The Hollywood Reporter put out its annual ‘Most Powerful Women in Hollywood’ issue this week. Most of the most powerful women are heads of studios (Anne Sweeney, co-chairman of Disney Media Networks came in at number one) but by the time we were in the 40′s we got to Tina Fey and blockbuster queens Kristen Stewart, Jennifer Lawrence and Meryl Streep came in at 50. But when a number of these powerful women (and a few men) were asked what it would be like if women really did run Hollywood, their answers were surprising.
The buzzwords seemed to be “inclusive” and “diversity.” Women tend to be more inclusive in the way they work but does this mean we would see more films like the female-driven The Help every year? Not necessarily. Gale Anne Heard, producer of The Walking Dead, said, “Content, driven by the marketplace, likely wouldn’t change much. And the business would still be populated by passionate, hardworking individuals, male and female, devoted to creating and sharing stories with the world.”
Anne Fletcher, director of The Proposal and The Guilt Trip, said she didn’t like this question because it automatically pitted men against women. She said, “The truth is, there are so many women who are at the forefront of this industry, which is the good news. There are more and more women today who are heads of studios, editors, writers, directors, producers, actors, etc. In reality, what we offer and bring to the table, man or woman, is our own unique point of view. So I’d like for our work to speak for itself. But since you’re asking — I’d also like to see healthier food on the craft service table, with a secret stash of M&Ms hidden somewhere for emergencies.”
When men in the industry were asked this question many of them couldn’t even believe it was being asked. Women dorun Hollywood, they said. Community and Talk Soup star Joel McHale said, “If women ran Hollywood, there would be hit romantic comedies about hunky male strippers, hugely successful film franchises about sparkly vampires and music and dancing competition shows would dominate the airwaves — wait, are we sure women don’t already run Hollywood?”
Now Joel does make a good point and this list does show that women are taking on the power roles but in many ways women are still behind in this industry. Women made up only 16% 0f all directors, executive producers, writers, cinematographers, and editors working on the top 250 domestic grossing films of 2010. This was a 1% decrease from 1998, according to a study by Martha M. Lauzen, Ph.D and director of the Center of The Study Of Women In Television and Film. According to a new study the number of women both in front of and behind the camera is on the decline in television. Women comprised 15% of writers on the prime-time dramas, comedies and reality shows on ABC, CBS, NBC, Fox and the CW, down from 29% in the 2009-10 season, according to the report from the Center for the Study of Women in Television and Film at San Diego State University. In the directing ranks, it found, 11% were women, compared with 16% the previous year. “It is my impression that women are still viewed as “riskier hires” and, as a result, are not considered for the big-budget, high-profile films and/or films in genres other than romantic comedy and romantic drama,” Lauzen said in an interview last year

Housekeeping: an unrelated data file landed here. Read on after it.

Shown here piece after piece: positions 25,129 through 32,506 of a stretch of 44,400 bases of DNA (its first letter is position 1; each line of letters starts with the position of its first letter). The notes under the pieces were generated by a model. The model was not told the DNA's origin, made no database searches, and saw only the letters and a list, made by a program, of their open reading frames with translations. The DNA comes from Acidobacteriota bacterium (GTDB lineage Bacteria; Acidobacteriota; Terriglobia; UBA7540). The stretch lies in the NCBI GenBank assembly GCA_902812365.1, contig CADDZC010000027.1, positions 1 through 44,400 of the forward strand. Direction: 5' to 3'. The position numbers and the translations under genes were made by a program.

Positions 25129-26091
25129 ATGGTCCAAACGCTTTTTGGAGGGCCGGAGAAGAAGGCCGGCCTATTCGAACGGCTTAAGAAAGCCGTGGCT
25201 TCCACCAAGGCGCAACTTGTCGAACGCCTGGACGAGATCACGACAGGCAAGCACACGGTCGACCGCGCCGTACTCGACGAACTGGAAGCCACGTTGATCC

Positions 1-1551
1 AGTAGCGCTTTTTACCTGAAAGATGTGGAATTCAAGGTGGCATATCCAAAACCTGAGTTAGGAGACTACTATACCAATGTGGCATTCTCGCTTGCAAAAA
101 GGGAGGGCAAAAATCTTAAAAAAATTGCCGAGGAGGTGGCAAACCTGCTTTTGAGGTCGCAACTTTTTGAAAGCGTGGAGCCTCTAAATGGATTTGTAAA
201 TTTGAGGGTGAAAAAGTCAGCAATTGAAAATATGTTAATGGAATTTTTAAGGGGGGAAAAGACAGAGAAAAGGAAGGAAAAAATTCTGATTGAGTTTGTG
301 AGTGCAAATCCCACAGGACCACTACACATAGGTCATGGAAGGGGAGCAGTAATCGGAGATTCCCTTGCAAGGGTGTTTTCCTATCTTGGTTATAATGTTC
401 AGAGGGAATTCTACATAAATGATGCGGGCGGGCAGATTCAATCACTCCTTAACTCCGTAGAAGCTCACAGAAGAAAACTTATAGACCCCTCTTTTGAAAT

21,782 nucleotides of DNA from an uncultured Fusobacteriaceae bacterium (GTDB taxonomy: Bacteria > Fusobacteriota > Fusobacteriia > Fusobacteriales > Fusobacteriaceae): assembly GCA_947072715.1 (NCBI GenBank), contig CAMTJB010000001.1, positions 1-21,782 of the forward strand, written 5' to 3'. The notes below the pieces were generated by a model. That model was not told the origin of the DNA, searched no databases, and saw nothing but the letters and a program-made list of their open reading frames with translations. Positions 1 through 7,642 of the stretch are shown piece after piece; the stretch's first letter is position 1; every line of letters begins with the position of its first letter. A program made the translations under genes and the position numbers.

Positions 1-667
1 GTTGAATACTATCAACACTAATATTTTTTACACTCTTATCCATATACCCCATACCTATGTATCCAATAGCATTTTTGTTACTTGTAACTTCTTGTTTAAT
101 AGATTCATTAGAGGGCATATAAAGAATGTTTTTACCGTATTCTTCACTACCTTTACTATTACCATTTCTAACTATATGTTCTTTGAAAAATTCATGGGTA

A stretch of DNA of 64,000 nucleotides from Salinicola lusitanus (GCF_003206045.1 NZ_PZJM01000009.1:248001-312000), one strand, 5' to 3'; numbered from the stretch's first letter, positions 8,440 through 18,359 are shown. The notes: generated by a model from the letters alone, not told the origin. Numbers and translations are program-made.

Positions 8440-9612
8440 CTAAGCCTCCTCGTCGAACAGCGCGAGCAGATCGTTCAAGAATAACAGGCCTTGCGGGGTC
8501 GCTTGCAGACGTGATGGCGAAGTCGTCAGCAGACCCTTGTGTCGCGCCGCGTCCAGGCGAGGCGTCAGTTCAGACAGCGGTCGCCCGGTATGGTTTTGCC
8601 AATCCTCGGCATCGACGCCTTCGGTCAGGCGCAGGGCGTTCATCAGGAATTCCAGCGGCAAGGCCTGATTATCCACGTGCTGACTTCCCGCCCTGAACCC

As Liz Meriwether, creator of New Girl, pointed out, “If women ran Hollywood, The Hollywood Reporter would have a “Men in Entertainment” issue every year, and those jerks would have to write something.”
But Lauren Shuler Donner, producer of the X-Men franchise, is hopeful. “Women do run Hollywood. Are they the CEOs? No. But the ones who make the decisions are Emma and Amy and Hannah and Stacey and Donna. They certainly make a lot of the decisions. It will always be a male business, but I think this is a time when you look around and you can say women run the business — except at Paramount, Disney and Warners. The reason that I thought both Spider-Man and X-Men were as successful as they were was, not only did Laura [Ziskin] and I have wonderful directors in Sam Raimi and Bryan Singer, but we instinctively understood that the characters had to be grounded in emotion. No matter how much action there is, there needs to be heart, and it needs to be personal.”
So in the future plan on still seeing action movies, but with characters with emotional depth.